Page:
Goals of Treating Melanoma
The primary goal of treating melanoma is to relieve the symptoms that accompany the disorder, thereby restoring the affected dog’s quality of life. Good nursing care, surgical removal, chemotherapy, radiation therapy and other medical and supportive techniques are available to treat melanoma in domestic dogs.
Melanomas of the skin usually begin and remain benign, but they can become malignant. If the affected areas of skin are bothersome to the dog, or if a veterinarian feels that a mass is suspicious, it probably should be removed by simple surgical excision. The surgeon will try to take wide surgical margins, to minimize the chance of future regrowth or spreading. This means that she will attempt to remove not only the tumor, but also an area of healthy, normal tissue all the way around and beneath the tumor. The pathologist who examines the mass and attached tissue will be able to determine microscopically whether the entire tumor was successfully removed. In most cases, the results of surgery and the prognosis for the dog are excellent, if the melanoma is benign.
Dogs with malignant melanoma need immediate treatment. Malignant melanoma is extremely aggressive and requires complete surgical removal of the affected area and much of the surrounding tissue (including underlying bone) as well, if possible given the location of the particular mass. In cases of oral melanoma, the entire jaw and maybe other areas of the mouth may need to be removed. Fortunately, reconstructive surgery can help to repair and rebuild those areas. Nearby lymph nodes may also need to be removed. If the cancer is in the nail bed, surgical excision usually includes amputation of the affected digit (toe). If sufficiently wide surgical margins cannot be achieved, the lower part of the leg may need to be amputated.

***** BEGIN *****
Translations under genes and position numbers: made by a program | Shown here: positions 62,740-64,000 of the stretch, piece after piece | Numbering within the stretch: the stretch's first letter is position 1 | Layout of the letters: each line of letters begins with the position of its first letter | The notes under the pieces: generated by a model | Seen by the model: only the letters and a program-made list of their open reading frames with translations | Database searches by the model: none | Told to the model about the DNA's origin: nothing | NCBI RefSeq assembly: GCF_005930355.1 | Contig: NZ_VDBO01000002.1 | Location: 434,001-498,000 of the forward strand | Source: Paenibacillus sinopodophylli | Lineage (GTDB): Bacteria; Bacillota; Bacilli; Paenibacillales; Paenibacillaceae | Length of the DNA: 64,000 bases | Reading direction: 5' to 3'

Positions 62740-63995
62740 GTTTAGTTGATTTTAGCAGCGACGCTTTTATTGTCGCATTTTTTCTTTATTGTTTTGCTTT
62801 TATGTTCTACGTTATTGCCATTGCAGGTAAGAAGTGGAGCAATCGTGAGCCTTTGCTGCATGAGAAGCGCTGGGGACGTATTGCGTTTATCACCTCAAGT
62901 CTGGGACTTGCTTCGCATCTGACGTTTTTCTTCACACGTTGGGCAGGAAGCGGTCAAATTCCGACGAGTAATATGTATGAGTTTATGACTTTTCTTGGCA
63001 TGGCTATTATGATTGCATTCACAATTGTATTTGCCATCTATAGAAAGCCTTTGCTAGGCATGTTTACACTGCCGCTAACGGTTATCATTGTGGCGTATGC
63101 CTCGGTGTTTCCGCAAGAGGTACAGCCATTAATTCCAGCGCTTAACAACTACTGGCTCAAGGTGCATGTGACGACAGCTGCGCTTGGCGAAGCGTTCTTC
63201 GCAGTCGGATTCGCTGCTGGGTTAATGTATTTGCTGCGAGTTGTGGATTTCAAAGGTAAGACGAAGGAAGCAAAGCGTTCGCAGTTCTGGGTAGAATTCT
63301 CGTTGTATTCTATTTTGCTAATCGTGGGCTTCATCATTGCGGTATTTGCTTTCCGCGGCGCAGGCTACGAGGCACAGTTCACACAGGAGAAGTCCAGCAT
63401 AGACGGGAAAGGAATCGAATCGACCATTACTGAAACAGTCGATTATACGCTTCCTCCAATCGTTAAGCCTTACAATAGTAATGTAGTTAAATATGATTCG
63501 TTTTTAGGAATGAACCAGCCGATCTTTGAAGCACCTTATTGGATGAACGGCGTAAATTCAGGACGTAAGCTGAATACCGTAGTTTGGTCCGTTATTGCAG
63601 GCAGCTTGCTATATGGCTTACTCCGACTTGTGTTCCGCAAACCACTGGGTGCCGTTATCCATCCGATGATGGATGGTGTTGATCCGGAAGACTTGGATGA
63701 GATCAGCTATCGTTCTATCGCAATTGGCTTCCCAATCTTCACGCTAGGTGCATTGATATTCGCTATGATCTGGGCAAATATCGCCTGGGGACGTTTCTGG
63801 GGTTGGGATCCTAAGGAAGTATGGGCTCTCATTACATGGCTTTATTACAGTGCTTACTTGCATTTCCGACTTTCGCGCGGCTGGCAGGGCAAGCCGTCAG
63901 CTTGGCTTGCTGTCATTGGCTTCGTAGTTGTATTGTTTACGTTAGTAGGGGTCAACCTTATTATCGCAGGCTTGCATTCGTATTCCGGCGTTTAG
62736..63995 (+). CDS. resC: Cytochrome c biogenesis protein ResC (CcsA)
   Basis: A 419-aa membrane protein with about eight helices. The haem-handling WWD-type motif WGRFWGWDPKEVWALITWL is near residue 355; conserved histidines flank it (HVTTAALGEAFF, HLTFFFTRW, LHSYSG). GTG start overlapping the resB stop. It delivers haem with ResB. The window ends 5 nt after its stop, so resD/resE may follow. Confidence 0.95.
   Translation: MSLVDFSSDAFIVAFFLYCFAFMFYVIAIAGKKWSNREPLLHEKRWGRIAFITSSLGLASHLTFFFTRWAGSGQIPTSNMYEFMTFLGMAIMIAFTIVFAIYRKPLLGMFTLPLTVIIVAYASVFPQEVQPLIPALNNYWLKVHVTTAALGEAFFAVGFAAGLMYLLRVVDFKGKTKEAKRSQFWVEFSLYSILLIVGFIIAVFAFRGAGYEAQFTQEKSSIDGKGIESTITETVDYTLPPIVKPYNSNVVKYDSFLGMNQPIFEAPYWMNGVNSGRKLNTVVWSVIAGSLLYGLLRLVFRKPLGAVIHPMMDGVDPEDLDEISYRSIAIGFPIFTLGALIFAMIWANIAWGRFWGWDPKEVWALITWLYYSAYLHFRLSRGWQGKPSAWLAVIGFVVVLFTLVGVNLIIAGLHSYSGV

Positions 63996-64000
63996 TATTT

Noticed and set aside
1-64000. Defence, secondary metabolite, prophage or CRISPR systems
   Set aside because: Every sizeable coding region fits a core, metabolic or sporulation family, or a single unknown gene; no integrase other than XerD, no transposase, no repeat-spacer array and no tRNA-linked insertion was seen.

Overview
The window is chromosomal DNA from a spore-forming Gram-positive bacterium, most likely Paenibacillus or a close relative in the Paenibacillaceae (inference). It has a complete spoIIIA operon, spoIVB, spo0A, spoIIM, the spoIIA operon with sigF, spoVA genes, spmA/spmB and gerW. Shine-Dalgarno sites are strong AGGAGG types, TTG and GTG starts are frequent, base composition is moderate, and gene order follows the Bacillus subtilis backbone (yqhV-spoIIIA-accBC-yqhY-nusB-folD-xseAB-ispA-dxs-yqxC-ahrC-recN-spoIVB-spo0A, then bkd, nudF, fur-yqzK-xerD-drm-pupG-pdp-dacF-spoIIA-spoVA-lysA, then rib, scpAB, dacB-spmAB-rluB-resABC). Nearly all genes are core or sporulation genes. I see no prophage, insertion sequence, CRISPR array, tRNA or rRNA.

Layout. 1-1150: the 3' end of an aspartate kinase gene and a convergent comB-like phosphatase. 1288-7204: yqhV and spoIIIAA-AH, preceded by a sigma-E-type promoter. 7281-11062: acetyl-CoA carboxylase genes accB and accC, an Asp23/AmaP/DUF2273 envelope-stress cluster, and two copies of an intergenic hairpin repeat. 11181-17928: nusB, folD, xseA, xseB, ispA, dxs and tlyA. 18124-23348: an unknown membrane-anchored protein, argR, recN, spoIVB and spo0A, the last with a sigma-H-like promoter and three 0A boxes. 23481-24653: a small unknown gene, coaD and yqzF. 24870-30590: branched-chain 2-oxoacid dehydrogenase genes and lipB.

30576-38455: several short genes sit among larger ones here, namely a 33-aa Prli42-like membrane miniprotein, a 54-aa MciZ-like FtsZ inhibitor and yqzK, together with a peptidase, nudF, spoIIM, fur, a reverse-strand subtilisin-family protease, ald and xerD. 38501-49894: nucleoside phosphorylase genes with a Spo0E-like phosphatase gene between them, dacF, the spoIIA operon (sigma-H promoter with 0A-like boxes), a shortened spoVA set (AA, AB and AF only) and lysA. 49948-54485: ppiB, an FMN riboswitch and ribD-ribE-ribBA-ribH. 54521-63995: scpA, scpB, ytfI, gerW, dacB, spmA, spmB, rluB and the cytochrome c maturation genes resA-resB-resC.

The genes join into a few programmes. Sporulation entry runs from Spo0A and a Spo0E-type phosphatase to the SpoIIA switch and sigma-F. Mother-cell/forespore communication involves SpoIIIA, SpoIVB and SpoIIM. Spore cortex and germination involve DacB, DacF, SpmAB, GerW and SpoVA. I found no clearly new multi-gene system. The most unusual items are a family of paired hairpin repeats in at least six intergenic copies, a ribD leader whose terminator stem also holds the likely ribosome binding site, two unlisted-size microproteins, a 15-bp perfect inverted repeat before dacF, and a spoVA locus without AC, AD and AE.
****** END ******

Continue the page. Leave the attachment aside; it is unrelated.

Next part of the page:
Surgical removal of melanoma is commonly followed by radiation therapy. In some cases, radiation therapy may be recommended even without surgical treatment. Chemotherapy is also recommended in many melanoma cases – with or without surgery or radiation treatment- because of the highly metastatic nature of many forms of melanoma.
In 2007, the United States Drug Administration (the USDA) conditionally licensed a vaccine for the treatment (not for the prevention) of canine malignant melanoma. This vaccine has been shown to produce immune reactions in dogs, resulting in tumor rejection and prolonged survival times. Studies about this vaccine and other potential treatment protocols for canine melanoma continue to be conducted.
The prognosis for dogs with benign skin tumors removed surgically is very good. Unfortunately, the outlook for dogs with malignant melanoma is guarded to poor. The prognosis is particularly grave for dogs with malignant oral melanoma that returns after initial surgical removal.